Only two weeks left until Christmas. Do you have all your Christmas presents already or are you still looking for inspiration? If so, I might have some tips for you: My top three books I read in 2018. And the best thing is, these books are not only for Yoga nerds but still contain a lot of wisdom for Yogis and Non-Yogis.
But let’s have a closer look.

  1. Quiet: The Power of Introverts in a World That Can’t Stop Talking, by Susan Cain
    I loved this book and basically made my whole family read it. In our Western world it has become so normal that being loud also means being strong. If you are called “shy” it is nearly like an insult. Susan Cain dismantles our concept of strong extroverts and weak introverts in a brilliant way. I came across this book through a Yoga podcast. Many yoga teachers are calm and more introverted. So teaching and being in front of a lot of people talking for 60-90 minutes is not the favorite thing to do. Same applies for me. I wonder in the first seconds of nearly every class, “what I am doing here?” But teaching Yoga and sharing my passion makes being in front of 20 people satisfying and not scary. A concept she explains well in her book, with a lot of examples of very famous, successful and surprisingly introverted people.  A very helpful book for all introverts to feel less like an alien, for all extroverts to understand your calm coworkers, family members and friends better, as well as for parents with “shy” kids.

  2. When the Body Says No: Understanding the Stress-Disease Connection, by Gabor Maté
    This was one of the most eye-opening books I read this year. We are familiar to a certain degree how stress can influence our health. Getting a cold on vacation after a stressful time at work for example. Most people would not be surprised and see the main cause in the high intensity of the weeks before the holiday. But Gabor Maté goes way further in his book. We often have much deeper stress in our lives than just a full email inbox or tough deadlines. Maté talks about connections between auto-immune diseases and emotional suppression – of which we are not even aware in many cases. It’s not about blaming the patient but becoming aware of subconscious behavior.  Talking about emotions is so important for a healthy body. We cannot continue to treat diseases only by looking at the body. Body and mind are two sides of the same coin.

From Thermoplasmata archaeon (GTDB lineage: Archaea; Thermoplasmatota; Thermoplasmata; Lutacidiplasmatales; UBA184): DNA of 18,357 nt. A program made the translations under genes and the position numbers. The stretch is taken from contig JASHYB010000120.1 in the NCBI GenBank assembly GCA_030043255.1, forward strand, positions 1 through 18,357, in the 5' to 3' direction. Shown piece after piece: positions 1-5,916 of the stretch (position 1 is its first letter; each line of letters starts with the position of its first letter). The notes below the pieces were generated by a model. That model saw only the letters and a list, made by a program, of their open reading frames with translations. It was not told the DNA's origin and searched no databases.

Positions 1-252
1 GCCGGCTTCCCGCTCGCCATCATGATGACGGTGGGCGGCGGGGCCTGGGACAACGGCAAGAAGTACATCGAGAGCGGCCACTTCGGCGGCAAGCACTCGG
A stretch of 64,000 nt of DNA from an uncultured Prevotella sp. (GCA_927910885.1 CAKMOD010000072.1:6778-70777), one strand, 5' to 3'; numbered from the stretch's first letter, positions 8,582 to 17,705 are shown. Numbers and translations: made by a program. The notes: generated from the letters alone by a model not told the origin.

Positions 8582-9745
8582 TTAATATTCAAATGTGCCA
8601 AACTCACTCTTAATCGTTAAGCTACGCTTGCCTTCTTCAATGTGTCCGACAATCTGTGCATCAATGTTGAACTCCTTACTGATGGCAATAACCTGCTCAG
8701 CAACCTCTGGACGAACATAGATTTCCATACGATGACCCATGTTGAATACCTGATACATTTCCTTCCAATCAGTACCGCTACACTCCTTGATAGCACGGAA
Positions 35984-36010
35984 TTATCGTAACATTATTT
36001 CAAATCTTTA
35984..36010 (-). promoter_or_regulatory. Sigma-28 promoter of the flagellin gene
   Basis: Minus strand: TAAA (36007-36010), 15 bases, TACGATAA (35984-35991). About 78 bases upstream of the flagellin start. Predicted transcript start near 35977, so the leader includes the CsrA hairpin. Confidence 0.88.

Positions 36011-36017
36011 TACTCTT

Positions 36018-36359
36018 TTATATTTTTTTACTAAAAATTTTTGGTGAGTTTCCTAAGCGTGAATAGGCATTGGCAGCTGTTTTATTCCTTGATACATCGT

3. Thinking, Fast and  Slow, by Daniel Kahneman
    We talk a lot in Yoga about how we only see the world through our eyes and therefore in a pretty one-sided way.  Our main goal is to overcome this and see clearly. Daniel Kahneman probably has not much to do with Yoga but his book shows drastically how our mind and thoughts can trick us. We are not only seeing everything from our perspective, colored with our experiences, but also our mind often just doesn’t work very logically. How much can you really trust your intuition, how often are you led by a lazy mind?
    I had moments throughout this book where I actually wanted to stop and put it down because I found it frustrating how limited our mind is and how much this influences our attitudes, emotions, choices, and behaviors. Thankfully I didn’t. And I can only recommend to buy this book fast and then read it slowly.